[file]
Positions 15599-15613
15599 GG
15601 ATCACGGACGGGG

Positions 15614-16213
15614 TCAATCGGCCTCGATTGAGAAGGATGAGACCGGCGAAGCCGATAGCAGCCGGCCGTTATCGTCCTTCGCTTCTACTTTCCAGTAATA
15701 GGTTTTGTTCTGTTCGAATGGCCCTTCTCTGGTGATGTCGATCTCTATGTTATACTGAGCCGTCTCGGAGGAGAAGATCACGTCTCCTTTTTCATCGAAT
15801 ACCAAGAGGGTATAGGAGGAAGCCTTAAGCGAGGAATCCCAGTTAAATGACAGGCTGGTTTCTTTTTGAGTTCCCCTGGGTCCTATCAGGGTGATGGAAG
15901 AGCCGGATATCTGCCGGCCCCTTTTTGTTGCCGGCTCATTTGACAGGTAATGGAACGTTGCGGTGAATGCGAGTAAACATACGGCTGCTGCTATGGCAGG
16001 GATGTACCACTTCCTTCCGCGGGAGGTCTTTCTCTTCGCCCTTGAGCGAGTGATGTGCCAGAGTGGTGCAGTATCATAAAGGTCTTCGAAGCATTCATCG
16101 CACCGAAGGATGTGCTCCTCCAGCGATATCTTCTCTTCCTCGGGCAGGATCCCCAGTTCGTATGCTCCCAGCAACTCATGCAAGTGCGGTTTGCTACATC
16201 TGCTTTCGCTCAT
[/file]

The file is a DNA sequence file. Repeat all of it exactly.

Positions 15599-15613
15599 GG
15601 ATCACGGACGGGG

Positions 15614-16213
15614 TCAATCGGCCTCGATTGAGAAGGATGAGACCGGCGAAGCCGATAGCAGCCGGCCGTTATCGTCCTTCGCTTCTACTTTCCAGTAATA
15701 GGTTTTGTTCTGTTCGAATGGCCCTTCTCTGGTGATGTCGATCTCTATGTTATACTGAGCCGTCTCGGAGGAGAAGATCACGTCTCCTTTTTCATCGAAT
15801 ACCAAGAGGGTATAGGAGGAAGCCTTAAGCGAGGAATCCCAGTTAAATGACAGGCTGGTTTCTTTTTGAGTTCCCCTGGGTCCTATCAGGGTGATGGAAG
15901 AGCCGGATATCTGCCGGCCCCTTTTTGTTGCCGGCTCATTTGACAGGTAATGGAACGTTGCGGTGAATGCGAGTAAACATACGGCTGCTGCTATGGCAGG
16001 GATGTACCACTTCCTTCCGCGGGAGGTCTTTCTCTTCGCCCTTGAGCGAGTGATGTGCCAGAGTGGTGCAGTATCATAAAGGTCTTCGAAGCATTCATCG
16101 CACCGAAGGATGTGCTCCTCCAGCGATATCTTCTCTTCCTCGGGCAGGATCCCCAGTTCGTATGCTCCCAGCAACTCATGCAAGTGCGGTTTGCTACATC
16201 TGCTTTCGCTCAT